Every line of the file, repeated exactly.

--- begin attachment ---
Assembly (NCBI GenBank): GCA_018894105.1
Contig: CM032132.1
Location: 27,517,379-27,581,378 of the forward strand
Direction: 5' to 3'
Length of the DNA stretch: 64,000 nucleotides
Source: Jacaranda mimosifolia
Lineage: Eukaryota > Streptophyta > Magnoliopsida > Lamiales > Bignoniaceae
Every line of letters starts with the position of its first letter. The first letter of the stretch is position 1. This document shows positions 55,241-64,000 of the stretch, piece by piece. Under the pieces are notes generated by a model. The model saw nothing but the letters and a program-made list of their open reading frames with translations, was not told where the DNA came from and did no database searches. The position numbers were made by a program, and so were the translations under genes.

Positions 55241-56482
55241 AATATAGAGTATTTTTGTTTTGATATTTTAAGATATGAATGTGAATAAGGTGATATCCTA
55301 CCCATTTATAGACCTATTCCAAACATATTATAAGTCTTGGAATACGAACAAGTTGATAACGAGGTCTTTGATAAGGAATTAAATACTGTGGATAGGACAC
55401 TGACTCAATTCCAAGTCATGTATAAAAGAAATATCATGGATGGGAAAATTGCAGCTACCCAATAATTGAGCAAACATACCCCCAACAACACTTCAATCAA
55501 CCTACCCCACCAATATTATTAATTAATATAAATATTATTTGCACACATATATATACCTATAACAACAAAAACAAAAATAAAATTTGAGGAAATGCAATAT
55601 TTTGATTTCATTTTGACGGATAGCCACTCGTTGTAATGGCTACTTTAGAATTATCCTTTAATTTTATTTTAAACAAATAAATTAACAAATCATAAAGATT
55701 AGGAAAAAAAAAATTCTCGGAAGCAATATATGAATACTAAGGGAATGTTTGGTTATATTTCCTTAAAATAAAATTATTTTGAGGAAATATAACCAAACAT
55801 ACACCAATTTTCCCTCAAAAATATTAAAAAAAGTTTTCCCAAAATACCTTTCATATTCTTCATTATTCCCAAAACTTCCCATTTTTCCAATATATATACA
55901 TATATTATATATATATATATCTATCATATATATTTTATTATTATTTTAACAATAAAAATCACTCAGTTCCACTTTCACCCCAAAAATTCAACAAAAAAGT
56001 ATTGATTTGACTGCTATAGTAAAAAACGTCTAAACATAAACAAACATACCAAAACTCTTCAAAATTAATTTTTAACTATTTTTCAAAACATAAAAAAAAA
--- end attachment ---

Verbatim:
Assembly (NCBI GenBank): GCA_018894105.1
Contig: CM032132.1
Location: 27,517,379-27,581,378 of the forward strand
Direction: 5' to 3'
Length of the DNA stretch: 64,000 nucleotides
Source: Jacaranda mimosifolia
Lineage: Eukaryota > Streptophyta > Magnoliopsida > Lamiales > Bignoniaceae
Every line of letters starts with the position of its first letter. The first letter of the stretch is position 1. This document shows positions 55,241-64,000 of the stretch, piece by piece. Under the pieces are notes generated by a model. The model saw nothing but the letters and a program-made list of their open reading frames with translations, was not told where the DNA came from and did no database searches. The position numbers were made by a program, and so were the translations under genes.

Positions 55241-56482
55241 AATATAGAGTATTTTTGTTTTGATATTTTAAGATATGAATGTGAATAAGGTGATATCCTA
55301 CCCATTTATAGACCTATTCCAAACATATTATAAGTCTTGGAATACGAACAAGTTGATAACGAGGTCTTTGATAAGGAATTAAATACTGTGGATAGGACAC
55401 TGACTCAATTCCAAGTCATGTATAAAAGAAATATCATGGATGGGAAAATTGCAGCTACCCAATAATTGAGCAAACATACCCCCAACAACACTTCAATCAA
55501 CCTACCCCACCAATATTATTAATTAATATAAATATTATTTGCACACATATATATACCTATAACAACAAAAACAAAAATAAAATTTGAGGAAATGCAATAT
55601 TTTGATTTCATTTTGACGGATAGCCACTCGTTGTAATGGCTACTTTAGAATTATCCTTTAATTTTATTTTAAACAAATAAATTAACAAATCATAAAGATT
55701 AGGAAAAAAAAAATTCTCGGAAGCAATATATGAATACTAAGGGAATGTTTGGTTATATTTCCTTAAAATAAAATTATTTTGAGGAAATATAACCAAACAT
55801 ACACCAATTTTCCCTCAAAAATATTAAAAAAAGTTTTCCCAAAATACCTTTCATATTCTTCATTATTCCCAAAACTTCCCATTTTTCCAATATATATACA
55901 TATATTATATATATATATATCTATCATATATATTTTATTATTATTTTAACAATAAAAATCACTCAGTTCCACTTTCACCCCAAAAATTCAACAAAAAAGT
56001 ATTGATTTGACTGCTATAGTAAAAAACGTCTAAACATAAACAAACATACCAAAACTCTTCAAAATTAATTTTTAACTATTTTTCAAAACATAAAAAAAAA